Re: virus: Will the real meme please stand up.

Neco and Jeff (
Mon, 04 Aug 1997 17:48:19 +0900

Tim Rhodes wrote:

> Although I don't completely hold to the viral analogy, I do find it useful
> for envisioning the process. (I think visually, in most cases.) I see
> memes like 3-D puzzle pieces or the common computer animation of viruses
> we've all seen. With hooks sticking out and receptor sites and mechanisms
> that can eject an adjoining, conected meme from it if another new meme
> keys the right open receptors.
> How do you see them?
What I want to know is, is memetics a useful model to describe how the
reproduction and spread of ideas work. There is absolutely nothing wrong
with using visual metaphors to help you think but they are not always
useful in trying to really understand a particular process. A good
example that comes to mind is the habit of envisioning atoms as little
solar systems with a few proton and neutron 'suns' surrounded by little
electron 'planets' whirling about. This can be a useful metaphor and I
use it myself quite often when just thinking about atoms. However, to
really understand atoms and how they combine to make various substances,
that metaphor is close to useless. You need the rather complex quantum
mechanics metaphor with all of its mathematical abstractions before you
begin achieving anything close to useful. I think that the concept of
meme as it is often used in this mailing list is something like the
solar system model of atoms: fast, efficient, and useful for a limited
purpose. What I want is to talk about a model of memes that is more
useful in really understanding the mechanism behind the spread of ideas.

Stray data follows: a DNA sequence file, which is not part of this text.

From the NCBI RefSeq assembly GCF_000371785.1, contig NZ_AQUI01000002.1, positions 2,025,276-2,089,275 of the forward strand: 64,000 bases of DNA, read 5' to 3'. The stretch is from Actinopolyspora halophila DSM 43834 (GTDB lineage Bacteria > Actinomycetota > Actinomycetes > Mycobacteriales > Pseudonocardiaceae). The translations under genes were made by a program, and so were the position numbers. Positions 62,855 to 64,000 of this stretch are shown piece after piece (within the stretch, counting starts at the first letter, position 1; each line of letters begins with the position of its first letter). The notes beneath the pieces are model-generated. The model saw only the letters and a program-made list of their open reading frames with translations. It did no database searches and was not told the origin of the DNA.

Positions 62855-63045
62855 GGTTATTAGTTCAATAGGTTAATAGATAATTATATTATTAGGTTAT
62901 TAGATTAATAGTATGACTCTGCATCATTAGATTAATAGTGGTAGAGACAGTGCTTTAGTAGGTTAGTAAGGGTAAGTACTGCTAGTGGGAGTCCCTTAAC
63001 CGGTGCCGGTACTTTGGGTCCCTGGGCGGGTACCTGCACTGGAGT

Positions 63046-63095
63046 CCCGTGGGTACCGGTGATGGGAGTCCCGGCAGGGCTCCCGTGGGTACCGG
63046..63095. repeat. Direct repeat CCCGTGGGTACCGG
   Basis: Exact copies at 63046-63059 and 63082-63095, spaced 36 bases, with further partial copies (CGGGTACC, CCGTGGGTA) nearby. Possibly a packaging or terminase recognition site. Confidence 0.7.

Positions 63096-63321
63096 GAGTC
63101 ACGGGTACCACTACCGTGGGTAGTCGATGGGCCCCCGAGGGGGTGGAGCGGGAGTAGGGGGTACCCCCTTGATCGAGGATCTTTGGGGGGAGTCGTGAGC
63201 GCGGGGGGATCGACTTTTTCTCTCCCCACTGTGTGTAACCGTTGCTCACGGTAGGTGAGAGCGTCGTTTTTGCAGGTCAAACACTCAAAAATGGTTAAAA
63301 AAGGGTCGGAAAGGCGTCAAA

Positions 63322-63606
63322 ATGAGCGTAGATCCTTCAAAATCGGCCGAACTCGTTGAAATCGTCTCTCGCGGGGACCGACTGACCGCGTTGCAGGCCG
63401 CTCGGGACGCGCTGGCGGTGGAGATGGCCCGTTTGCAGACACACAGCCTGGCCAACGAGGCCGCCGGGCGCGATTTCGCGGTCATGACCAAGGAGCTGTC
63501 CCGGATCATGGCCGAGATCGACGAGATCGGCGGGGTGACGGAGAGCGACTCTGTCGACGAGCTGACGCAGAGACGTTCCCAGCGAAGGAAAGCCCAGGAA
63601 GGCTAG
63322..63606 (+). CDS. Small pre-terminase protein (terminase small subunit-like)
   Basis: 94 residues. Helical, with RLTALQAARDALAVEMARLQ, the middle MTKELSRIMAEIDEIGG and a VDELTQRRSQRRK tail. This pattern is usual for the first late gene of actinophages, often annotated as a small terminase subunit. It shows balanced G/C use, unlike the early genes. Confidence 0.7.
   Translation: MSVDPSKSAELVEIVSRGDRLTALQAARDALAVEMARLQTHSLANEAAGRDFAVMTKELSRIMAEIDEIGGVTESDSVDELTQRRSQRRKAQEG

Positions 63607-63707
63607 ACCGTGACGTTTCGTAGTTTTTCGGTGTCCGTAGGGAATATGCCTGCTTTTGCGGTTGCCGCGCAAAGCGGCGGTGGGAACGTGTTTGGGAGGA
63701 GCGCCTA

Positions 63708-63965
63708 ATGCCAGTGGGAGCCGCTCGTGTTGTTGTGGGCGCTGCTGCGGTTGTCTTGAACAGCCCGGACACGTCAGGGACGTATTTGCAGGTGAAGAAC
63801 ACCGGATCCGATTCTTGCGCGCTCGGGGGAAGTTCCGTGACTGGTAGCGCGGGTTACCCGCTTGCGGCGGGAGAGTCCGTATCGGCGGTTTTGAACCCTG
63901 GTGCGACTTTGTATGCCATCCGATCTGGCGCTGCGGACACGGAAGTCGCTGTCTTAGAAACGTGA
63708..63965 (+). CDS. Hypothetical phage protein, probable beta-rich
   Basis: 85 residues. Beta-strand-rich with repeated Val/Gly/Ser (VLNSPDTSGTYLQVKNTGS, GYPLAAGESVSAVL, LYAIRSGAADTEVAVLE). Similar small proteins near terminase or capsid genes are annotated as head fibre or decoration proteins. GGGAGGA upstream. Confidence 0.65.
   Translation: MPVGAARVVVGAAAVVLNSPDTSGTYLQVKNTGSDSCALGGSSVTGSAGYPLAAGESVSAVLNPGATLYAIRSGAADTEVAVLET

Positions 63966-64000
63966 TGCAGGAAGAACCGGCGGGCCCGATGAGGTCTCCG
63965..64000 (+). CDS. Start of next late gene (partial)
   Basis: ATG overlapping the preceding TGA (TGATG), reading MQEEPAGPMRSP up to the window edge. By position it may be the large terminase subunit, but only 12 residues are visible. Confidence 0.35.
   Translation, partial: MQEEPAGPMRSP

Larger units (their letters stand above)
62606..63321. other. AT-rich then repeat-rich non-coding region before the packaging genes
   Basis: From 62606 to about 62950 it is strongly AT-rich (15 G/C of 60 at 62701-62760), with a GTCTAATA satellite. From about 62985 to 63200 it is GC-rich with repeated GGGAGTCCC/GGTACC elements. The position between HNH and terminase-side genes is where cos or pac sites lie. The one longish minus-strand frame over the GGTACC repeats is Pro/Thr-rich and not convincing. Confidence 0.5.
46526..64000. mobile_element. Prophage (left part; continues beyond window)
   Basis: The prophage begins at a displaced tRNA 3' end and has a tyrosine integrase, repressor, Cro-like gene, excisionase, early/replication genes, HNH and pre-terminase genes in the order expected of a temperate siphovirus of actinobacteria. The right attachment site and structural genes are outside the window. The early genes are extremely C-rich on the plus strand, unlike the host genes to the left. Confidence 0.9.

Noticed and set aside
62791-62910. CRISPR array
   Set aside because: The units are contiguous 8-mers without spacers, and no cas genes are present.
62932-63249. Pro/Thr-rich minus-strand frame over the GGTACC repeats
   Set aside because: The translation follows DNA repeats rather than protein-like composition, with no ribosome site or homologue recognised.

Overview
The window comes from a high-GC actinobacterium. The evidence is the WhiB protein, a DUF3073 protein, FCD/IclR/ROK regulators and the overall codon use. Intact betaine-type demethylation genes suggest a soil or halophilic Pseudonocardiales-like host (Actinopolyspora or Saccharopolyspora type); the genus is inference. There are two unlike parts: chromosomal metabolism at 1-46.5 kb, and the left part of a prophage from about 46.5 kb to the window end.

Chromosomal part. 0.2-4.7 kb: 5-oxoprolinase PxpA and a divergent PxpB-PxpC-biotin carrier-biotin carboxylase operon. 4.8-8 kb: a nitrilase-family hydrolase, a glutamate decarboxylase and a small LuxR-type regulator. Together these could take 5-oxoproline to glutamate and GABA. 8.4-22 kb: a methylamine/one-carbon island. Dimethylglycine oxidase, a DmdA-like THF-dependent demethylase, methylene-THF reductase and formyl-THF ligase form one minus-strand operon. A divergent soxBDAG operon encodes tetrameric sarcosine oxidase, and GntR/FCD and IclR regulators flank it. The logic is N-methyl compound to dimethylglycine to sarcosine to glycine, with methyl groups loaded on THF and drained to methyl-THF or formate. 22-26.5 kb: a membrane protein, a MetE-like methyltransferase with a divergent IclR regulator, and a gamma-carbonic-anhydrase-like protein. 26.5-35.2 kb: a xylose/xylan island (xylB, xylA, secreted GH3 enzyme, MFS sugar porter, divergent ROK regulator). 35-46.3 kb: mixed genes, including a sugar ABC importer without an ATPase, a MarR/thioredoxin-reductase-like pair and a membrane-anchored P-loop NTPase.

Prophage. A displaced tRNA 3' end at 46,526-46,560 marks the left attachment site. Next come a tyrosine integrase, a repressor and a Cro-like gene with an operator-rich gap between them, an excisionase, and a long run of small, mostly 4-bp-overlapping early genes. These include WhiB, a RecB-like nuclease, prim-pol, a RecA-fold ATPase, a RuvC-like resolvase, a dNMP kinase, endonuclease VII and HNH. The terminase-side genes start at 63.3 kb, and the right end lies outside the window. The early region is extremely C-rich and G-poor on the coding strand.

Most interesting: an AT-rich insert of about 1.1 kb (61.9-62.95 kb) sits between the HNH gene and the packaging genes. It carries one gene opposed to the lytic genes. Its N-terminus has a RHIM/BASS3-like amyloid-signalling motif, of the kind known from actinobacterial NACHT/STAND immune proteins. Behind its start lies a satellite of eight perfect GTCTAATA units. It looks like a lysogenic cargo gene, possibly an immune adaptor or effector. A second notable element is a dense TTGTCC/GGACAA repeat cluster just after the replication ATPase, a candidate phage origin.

As we all know, the word meme was originally coined by Dawkins in 'A
Selfish Gene.' I think that the reason he was originally led away from
the main topic of his book and on to his brief discussion of memes was
the overwhelming feeling, which I share, that, although genes are very
powerful replicators, humans have managed to overcome them to a certain
extent. We know that genuine altruism exists in humans which operates
against the very impersonal and selfish agenda of genes. Adoption is a
perfect example of this. Adopting a child does nothing for the survival
of your genes but it is a great way to insure the survival of your
memes. Genes take the back burner in such an example. I think memetics
was created from an overwhelming desire by many who subscribe to the
theory of evolution and the selfish gene theory, including myself, to
reestablish a basis for humanity, compassion, altruism, morality, ethics
and all of those things that set humans apart from the selfish
reproducing creatures that have grown up around genes. It stems from the
intuitive feeling that there is something out there that has evolved
from but has become even more powerful than traditional genetics. I have
an intuitive belief that memetics is very real, now I want to pursue a
theory of how memes actually do their stuff that can be quantified,
measured and tested; a theory that I can look at and say, "Yes, that
makes sense to me. This is the mechanism that will carry us forward from
the world of impersonal, meaningless, statistical reproducing entities
that we come from."


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